Entries

Bec Lathwell

 

 

 

 

Chrisop Colls

 

Milly and Zebry

 

No TV needed

 

Matilda and her babies

 
 

Colleen Rowe

 

 

 
 

Jorden Ford

 

Our people

 

Cowgirl

 
 

Julie Angus

 

Angus family

 

Dod and Scotty

 

Spurs

 

Dod’s Smoko

 

Scotty

Lucy Pepper

 

Watching the boss

 

What a kitchen!

 

Off to work

 

Margaret Morrissey

 

Coal miner

 

Making friends

 
 

Norma Shannon

 

What the…

 

Taking it in his stride

 

Pete and Pooch

 

Masterchef Bush Style

Prizewinners

Anne Drummond

 

Educating

1st place

Judge’s comments: This was by far the hardest category to judge. I would liked to give them all first place, but that can’t be unfortunately.

As people starting out and and having a go at using cameras and creating images, these are of a high standard indeed.

I like how the photographer in this case has really captured a moment. It is well framed, nice and tight, so everything within the frame has purpose with no wasted space, so to speak.

It’s full of action and excitement drawing an emotive feel from the viewer. Job well done!

 

Jorden Ford

 

2nd place

Judge’s comments: A really nicely composed image.

I know many photographers say to never have things placed smack bang in the middle of a frame and to work around the thirds but I think it works in this case due to the fact of it being so simplistic in design and I mean rules are meant to be broken…. right! Just the one key element or point of interest draws the viewer to just that central point.

It’s a well-exposed image and one I could see mounted up nice and big on any home wall.

Simplicity is key and this image is no exception. Well done to the photographer.

 

Entries

Anne Drummond

 

Educating

 

Sunset river

 

Educating

 

Frozen

 

Rustic

Bec Lathwell

 

 
 
 

Christina Ford

 

 

 
 

Colleen Rowe

 

 

 
 

Jason Ford

 

Spectacular sun

 

Dead tree

 

Back of ute

 

Shovelling

Jorden Ford

 

 

 
 

Julie Angus

 

Quart Pot Tea

 

River Flat

 

Lead On

 

Saddles

 

Water Sparkle

Kaye Pocock

 

Sujnset in Paradise – Eungella

 
 
 

Liam Halstead

 

Dust storm

 

Taking the lead

 

Tranquil

 

Morning fog

 

Sunrise

Margaret Morrissey

 

Heading home

 
 
 

Norma Shannon

 

Cloud cover

 

Sunset yards

 

Hells Gate

 

Barb Coil

 

Centre Field

Norman Johnson

 

 

 

 

Ricky Johnson

 

Sunrise at Beckford Camp

 

Morning Mist – Broken River

 

Broken River – Urannah Station

Prizewinners

Anne Drummond

 

Silhouette

1st place

Judge’s comments: Whether it was planned or not, the silhouette in this image has worked perfectly. Not only has it drawn your attention to the focal point of the whole image, it has framed it to perfection. It’s creative and certainly fits in well with the criteria of ‘work’, making it stand out from many other entries. For an amateur photographer, to be able to think ahead and maybe plan for this happening, has taken a great deal of thought. I hope this will be a stepping stone to creating a lot more wonderful images in the future. Congrats.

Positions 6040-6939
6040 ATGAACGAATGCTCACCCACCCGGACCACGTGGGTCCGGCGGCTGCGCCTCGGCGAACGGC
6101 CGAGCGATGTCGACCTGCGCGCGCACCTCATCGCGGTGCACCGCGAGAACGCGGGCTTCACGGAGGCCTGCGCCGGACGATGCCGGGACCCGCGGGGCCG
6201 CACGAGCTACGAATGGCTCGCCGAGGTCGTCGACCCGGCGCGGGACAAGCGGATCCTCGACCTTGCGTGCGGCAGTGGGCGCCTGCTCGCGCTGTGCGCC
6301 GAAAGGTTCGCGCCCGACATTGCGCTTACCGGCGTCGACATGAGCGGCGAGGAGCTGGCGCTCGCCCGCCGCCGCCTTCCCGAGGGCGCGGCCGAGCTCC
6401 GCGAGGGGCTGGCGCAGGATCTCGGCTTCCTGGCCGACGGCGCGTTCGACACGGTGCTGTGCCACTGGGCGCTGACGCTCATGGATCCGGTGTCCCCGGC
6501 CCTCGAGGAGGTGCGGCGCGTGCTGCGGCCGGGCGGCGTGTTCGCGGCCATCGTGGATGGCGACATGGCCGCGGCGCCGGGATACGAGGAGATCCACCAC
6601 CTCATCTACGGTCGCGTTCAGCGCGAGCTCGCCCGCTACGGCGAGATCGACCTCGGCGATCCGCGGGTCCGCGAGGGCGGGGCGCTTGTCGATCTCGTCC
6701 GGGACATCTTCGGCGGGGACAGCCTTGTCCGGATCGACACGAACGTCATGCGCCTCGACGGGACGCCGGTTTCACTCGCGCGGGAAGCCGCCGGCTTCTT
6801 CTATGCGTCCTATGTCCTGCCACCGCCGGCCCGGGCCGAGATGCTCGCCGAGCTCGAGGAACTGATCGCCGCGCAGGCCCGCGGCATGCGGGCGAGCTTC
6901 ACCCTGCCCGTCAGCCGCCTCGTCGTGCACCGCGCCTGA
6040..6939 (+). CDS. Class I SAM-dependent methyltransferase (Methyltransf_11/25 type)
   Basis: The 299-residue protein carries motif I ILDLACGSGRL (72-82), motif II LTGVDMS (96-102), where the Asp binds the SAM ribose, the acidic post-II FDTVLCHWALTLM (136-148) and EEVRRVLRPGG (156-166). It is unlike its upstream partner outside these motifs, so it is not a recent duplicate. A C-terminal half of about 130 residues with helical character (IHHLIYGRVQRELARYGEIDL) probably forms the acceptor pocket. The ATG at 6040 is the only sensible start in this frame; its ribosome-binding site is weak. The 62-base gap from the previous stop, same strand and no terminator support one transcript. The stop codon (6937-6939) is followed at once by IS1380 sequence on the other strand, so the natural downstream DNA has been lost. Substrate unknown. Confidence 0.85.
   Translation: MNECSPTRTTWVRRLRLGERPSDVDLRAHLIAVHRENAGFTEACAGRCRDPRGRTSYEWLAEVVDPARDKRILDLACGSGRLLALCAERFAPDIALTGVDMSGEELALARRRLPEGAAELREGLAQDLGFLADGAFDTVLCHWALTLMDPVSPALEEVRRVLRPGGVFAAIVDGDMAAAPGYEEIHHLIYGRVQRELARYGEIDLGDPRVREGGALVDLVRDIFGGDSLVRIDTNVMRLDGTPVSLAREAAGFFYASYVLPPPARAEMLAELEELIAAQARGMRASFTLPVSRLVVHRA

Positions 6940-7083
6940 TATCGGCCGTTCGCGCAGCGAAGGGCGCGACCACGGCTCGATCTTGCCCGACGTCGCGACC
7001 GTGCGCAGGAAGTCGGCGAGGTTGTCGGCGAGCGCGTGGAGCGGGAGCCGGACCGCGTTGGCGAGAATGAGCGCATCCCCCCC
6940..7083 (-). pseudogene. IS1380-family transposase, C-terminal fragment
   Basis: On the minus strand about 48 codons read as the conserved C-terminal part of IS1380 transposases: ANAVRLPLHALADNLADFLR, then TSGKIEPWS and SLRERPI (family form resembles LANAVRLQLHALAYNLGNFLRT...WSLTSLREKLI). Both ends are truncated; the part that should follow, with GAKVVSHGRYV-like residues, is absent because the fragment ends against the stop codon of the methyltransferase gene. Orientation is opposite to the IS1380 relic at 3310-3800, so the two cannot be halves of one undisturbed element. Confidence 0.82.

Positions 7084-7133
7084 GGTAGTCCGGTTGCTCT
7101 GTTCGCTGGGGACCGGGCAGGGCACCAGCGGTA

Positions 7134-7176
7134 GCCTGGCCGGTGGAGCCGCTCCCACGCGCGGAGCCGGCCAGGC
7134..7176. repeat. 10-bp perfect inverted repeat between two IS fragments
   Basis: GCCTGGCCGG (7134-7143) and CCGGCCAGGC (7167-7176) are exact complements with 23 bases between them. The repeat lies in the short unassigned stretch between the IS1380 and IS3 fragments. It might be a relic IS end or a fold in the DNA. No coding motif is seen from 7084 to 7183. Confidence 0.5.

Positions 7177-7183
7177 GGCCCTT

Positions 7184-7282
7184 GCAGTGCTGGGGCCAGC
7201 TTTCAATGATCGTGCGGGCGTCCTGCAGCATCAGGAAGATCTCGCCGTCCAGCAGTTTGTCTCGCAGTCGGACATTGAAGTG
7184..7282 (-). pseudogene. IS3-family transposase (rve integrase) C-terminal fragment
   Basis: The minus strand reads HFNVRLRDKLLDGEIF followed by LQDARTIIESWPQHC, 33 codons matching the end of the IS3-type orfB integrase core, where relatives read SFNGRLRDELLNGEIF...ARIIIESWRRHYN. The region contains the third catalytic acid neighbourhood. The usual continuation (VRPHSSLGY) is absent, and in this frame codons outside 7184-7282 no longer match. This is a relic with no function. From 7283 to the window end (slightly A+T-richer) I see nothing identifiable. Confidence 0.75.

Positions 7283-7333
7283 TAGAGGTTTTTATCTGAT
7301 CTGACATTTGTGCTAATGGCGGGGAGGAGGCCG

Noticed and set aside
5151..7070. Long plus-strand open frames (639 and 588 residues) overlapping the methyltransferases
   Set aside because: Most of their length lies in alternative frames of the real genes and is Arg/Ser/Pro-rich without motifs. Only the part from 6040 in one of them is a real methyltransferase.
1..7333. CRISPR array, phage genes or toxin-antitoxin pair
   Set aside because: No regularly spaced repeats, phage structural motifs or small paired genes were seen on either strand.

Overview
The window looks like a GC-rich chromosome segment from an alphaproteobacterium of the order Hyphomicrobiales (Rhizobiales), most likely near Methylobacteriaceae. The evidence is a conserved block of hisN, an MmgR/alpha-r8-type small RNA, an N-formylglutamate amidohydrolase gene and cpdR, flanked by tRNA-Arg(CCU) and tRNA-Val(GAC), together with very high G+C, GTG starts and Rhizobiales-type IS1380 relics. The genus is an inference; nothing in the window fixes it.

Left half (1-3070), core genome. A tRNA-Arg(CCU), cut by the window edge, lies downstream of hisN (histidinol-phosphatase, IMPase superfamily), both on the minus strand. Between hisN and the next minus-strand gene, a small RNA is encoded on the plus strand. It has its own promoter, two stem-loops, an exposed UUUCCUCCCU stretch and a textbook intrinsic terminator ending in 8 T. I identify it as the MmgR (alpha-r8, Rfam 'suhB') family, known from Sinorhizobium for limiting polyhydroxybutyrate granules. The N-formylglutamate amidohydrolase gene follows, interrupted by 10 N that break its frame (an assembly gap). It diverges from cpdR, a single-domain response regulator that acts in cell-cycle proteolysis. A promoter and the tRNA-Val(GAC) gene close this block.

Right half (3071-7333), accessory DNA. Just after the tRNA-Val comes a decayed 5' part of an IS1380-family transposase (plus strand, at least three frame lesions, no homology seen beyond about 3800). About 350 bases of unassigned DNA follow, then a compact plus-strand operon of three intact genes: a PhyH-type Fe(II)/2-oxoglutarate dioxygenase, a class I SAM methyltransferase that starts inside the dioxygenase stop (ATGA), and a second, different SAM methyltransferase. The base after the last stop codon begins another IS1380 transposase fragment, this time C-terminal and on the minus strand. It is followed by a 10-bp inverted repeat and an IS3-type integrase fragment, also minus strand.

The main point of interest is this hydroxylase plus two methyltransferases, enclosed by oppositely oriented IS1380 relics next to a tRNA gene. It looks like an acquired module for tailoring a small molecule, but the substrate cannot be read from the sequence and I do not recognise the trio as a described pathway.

Julie Angus

 

Running The Horses

2nd place

Judge’s comments: It’s the atmosphere created in this image that really makes it a stand-out. Certainly ‘work’, no doubt about that and the feeling of speed and exhilaration add to the excitement portrayed. I must be a sucker for silhouettes, but when it works harmoniously with the subject matter, how can you not like them? Great use of the landscape orientation. Another great image that connects the land with the people. I’m sure this photographer will be showing us many more creative works of art in the future.

 

Entries

Anne Drummond

 

Silhouette

 
 
 

Chrisop Colls

 

Having a rest with Daddy

 

Bush kids at work

 

Hard work, sleepy eyes

 

Colleen Rowe

 

 

 
 

Emilie McDonnell

 

Kicking the dust up

 

Fencing

 

Weaners

 

Sunset paddock

Jessica-Anne Bruce

 

 

 

 

 

Jorden Ford

 

 
 
 

Julie Angus

 

Yarding Up

 

Owen, Gracie and the mob

 

Let’s Go Girls

 

Running The Horses

 

Mustering Down The Grant

Norma Shannon

 

Framed

 

Saddle Shed

 

Tailing weaners

 

Yarding Up

 

Hay Shed Hurdle

Professional

Judged by: SCOTT RADFORD-CHISHOLM, from Photography by Scott Radford-Chisholm

There are definitely some who really value their image-taking seriously and it showed in a few photographs in this group.
Many were using more advanced cameras but in a nutshell, that really doesn’t make an image. It’s the thought process and execution of those thoughts that produce the results. Our cameras are just tools to help us along the way.
I have been a pro shooter now really since leaving high school, way more than 30 years ago, but there is never a day that I don’t learn something new.